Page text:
Posts Tagged ‘Carnaval’

Unidos da Tijuca Wins Rio de Janeiro Carnival

February 19, 2010

Samba school Unidos da Tijuca is the Champion of the Special Group Parade in Rio de Janeiro Carnival 2010. The school, one of the oldest in Brazil, won their last title in 1936. Their parade was themed “It’s a Secret” and also granted talented carnavalesco (Carnival director) Paulo Barros his first title. Barros had already made his mark in Rio de Janeiro Carnival with ideas such as the DNA float in the same Unidos da Tijuca in 2004. The theme was suggested to Carnival director Paulo Barros by a teenage boy on social networking website Orkut, and explored mysteries that have intrigued people through history.

The parade started with a bang. The Comissão de Frente, or Abre-Alas – a group of no more than 15 people who open the parade with choreographies that sum up each samba school’s theme – developed a series of moves based on illusionism (watch a video on G1).

This year’s parade entirely engaging and enjoyable. The crowd at the Sambódromo participated with elation, and joyously watched the spectacle. The meticulously rehearsed choreography of the abre-alas (opening section) deserved all the praise it received. On Tuesday, the school was awarded the Gold Banner (Estandarte de Ouro), an indication that the samba school had a good chance to be the champion.

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Draft Beer Festival at Vai-Vai

January 20, 2010

Pre-Carnival in São Paulo

Vai-Vai, one of São Paulo’s leading samba schools, is going to host its traditional Draft Beer Festival (Festival de Chopp do Vai-Vai) next Friday, January 22nd. Maria Rita, one of Brazil’s most respected singers, will perform at the party with the school’s musicians and Bateria (drum section).

Vai-Vai has been a 13-time champion of Sampa Carnival since the celebrations were made official by Mayor Faria Lima in 1971. This Carnival, the school’s theme is Double Jubilee. The parade will commemorate Vai-Vai and the World Cup, both of which are celebrating their 80th anniversary this year.

Festival de Chopp do Vai-Vai

• When: Friday, Jan.22 at 10 p.m.
• Where: Sambódromo do Anhembi – Av. Olavo Fontoura 1209, in Santana – São Paulo – SP
• Accessibility: Wheelchair accessible
• Tickets: R$25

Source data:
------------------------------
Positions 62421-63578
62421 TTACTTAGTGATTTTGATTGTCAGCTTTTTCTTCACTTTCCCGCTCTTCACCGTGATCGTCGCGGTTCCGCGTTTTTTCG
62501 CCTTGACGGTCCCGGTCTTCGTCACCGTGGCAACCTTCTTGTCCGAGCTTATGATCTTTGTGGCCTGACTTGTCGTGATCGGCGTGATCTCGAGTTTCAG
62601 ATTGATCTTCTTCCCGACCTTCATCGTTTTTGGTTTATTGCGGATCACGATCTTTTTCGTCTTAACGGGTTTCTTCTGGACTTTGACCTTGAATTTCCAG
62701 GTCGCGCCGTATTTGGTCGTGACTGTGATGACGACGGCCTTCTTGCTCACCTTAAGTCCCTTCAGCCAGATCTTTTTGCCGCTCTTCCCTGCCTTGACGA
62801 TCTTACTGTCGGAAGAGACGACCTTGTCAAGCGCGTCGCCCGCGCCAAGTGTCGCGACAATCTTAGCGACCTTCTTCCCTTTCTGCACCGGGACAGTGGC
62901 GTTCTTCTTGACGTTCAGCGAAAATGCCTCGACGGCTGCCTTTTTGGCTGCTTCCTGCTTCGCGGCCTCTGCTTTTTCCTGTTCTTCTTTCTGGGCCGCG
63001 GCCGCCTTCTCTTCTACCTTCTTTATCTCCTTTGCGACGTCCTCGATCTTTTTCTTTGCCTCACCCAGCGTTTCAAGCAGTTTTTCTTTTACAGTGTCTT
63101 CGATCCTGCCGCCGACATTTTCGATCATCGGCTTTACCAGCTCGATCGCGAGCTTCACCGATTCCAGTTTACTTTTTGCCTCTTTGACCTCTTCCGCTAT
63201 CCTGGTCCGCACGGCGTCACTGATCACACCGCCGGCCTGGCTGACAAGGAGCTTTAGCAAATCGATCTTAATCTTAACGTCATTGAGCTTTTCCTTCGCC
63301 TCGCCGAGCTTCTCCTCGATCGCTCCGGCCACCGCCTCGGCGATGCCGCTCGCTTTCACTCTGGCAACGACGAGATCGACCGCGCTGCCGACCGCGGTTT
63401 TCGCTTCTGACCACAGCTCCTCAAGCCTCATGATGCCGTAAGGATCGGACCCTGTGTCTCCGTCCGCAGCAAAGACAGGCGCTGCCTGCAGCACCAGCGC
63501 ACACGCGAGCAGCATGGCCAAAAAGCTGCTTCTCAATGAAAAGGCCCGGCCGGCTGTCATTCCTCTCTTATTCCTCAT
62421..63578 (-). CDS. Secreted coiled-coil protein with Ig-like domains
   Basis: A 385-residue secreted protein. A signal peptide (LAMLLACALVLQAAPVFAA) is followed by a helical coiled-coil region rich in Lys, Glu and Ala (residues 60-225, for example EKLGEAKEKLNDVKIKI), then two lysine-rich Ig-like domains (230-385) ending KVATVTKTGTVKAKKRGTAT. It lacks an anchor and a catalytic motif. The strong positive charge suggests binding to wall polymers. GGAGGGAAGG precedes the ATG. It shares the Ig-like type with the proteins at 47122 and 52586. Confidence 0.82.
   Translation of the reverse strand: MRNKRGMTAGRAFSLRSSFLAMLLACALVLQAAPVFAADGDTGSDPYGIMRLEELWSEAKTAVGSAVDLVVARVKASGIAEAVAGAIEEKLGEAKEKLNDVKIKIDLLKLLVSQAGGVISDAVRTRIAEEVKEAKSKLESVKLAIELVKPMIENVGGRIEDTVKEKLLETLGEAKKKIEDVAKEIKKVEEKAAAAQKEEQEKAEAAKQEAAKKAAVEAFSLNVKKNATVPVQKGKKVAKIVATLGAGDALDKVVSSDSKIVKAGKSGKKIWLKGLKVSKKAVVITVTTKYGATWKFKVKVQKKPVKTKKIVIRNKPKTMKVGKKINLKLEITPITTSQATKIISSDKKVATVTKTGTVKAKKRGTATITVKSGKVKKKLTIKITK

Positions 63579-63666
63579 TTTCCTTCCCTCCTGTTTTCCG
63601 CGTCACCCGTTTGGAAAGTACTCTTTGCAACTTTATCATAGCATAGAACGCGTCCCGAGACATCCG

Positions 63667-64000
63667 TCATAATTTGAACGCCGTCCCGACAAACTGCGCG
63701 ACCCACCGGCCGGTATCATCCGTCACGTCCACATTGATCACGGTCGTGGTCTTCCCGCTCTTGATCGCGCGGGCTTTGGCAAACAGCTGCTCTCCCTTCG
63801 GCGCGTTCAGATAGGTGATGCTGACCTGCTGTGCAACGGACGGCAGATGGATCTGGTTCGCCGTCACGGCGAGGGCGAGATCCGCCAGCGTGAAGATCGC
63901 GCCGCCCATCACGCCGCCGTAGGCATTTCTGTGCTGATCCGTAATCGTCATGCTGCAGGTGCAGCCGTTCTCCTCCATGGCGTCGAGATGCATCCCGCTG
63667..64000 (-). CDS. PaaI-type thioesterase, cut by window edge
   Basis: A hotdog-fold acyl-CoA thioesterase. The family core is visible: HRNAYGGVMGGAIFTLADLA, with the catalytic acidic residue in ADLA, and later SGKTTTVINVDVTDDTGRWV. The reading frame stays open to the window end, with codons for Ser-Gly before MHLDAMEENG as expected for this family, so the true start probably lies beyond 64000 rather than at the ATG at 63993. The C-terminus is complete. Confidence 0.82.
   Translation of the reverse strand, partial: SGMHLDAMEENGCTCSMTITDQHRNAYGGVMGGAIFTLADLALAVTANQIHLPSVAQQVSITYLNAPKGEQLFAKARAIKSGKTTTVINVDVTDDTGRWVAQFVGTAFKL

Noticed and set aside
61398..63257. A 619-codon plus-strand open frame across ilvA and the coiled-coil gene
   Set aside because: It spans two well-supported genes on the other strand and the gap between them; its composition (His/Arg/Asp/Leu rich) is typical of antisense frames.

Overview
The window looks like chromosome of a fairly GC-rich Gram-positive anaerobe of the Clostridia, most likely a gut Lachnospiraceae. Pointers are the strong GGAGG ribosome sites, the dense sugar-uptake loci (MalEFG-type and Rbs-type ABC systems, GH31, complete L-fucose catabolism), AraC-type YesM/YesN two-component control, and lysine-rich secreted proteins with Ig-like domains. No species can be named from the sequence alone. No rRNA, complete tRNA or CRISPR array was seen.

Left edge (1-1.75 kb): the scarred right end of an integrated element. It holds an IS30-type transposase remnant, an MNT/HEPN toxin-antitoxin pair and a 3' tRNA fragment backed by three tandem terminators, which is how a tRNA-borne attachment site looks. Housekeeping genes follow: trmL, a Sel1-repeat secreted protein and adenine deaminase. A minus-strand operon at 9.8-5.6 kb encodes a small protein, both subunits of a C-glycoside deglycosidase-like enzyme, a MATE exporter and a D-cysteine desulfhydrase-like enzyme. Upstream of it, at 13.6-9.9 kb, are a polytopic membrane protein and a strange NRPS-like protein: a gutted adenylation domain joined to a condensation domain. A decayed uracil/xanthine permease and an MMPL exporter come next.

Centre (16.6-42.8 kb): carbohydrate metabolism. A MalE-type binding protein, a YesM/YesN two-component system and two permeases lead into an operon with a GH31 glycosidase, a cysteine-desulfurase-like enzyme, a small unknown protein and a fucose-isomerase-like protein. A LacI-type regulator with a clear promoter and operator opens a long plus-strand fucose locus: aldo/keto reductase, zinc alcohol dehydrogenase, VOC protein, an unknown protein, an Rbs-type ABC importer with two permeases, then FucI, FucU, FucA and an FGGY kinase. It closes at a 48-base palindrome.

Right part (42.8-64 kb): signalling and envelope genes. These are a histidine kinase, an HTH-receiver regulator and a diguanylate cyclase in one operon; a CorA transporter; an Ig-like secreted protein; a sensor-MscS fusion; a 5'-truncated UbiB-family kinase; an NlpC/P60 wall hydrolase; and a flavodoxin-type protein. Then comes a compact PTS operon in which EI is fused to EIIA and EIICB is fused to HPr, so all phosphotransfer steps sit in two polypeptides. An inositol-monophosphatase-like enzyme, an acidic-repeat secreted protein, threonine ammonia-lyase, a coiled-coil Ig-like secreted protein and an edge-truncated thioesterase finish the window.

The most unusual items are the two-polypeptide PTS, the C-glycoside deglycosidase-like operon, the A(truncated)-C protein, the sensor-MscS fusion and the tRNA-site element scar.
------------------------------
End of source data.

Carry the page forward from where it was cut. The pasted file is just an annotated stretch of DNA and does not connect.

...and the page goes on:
• Phone: 55-11-3266-2581
• E-mail: vaivai@vaivai.com.br

For accommodations, visit Rent in Rio.

Rio Carnival Parade Prices

December 4, 2009

Planning on taking your dream vacation to Rio de Janeiro for Carnival? Are you wondering how much it’s going to cost you to attend the Carnival Parade? On Tuesday, December 1, LIESA, the Independent Samba School League, accepted reservations for Carnival 2010 runway boxes, ranging from about US$1000 to US$3,800 for a box with six seats.

LIESA samba schools form the Special Group. Ticket reservation requests for mezzanine boxes and runway boxes must be submitted by fax. On Dec.18, runway box hopefuls who were selected first-come, first-serve will be notified and will then make their payment at a spot designated by LIESA.

If you’re got a travel agent taking care of your Rio Carnival 2010 tickets, a partner agency in Rio possibly took care of reservations for you today. If you’re curious as to how much LIESA tickets cost when bought straight from the source, go to the LIESA website and click on “Ingressos” on the menu to the left. All ticket prices have been posted now: mezzanine boxes (camarotes, runway boxes (frisas), individual seats (cadeiras) and bleachers (arquibancadas).

The next reservation dates, to be announced, will be for individual seats and bleachers; reservations will be submitted by phone. According to LIESA, those dates will be in the first half of January.

For Carnival accommodations, visit RentInRio.com.

Hot Spots: Olinda, Brazil

December 3, 2009

Olinda, located a mere 6 kilometers north of Recife’s old town, offers tourists yet another opportunity to experience Brazil’s wide array of lively culture, exciting nightlife, and first-class restaurants. Olinda is considered to be the birthplace of Brazilian culture; it is almost literally a living museum that showcases the culture and history of this amazing country. Olinda’s colonial buildings are one of the best preserved collection of Portuguese architecture that exist in Brazil which is as large as the continental United States. At Carnaval, people dance in these colonial streets as they did 150 years ago an no one knows who is who for the masks that cover everyone’s faces. It is only DNA testing that can resolve who are the parents of Carnaval babies.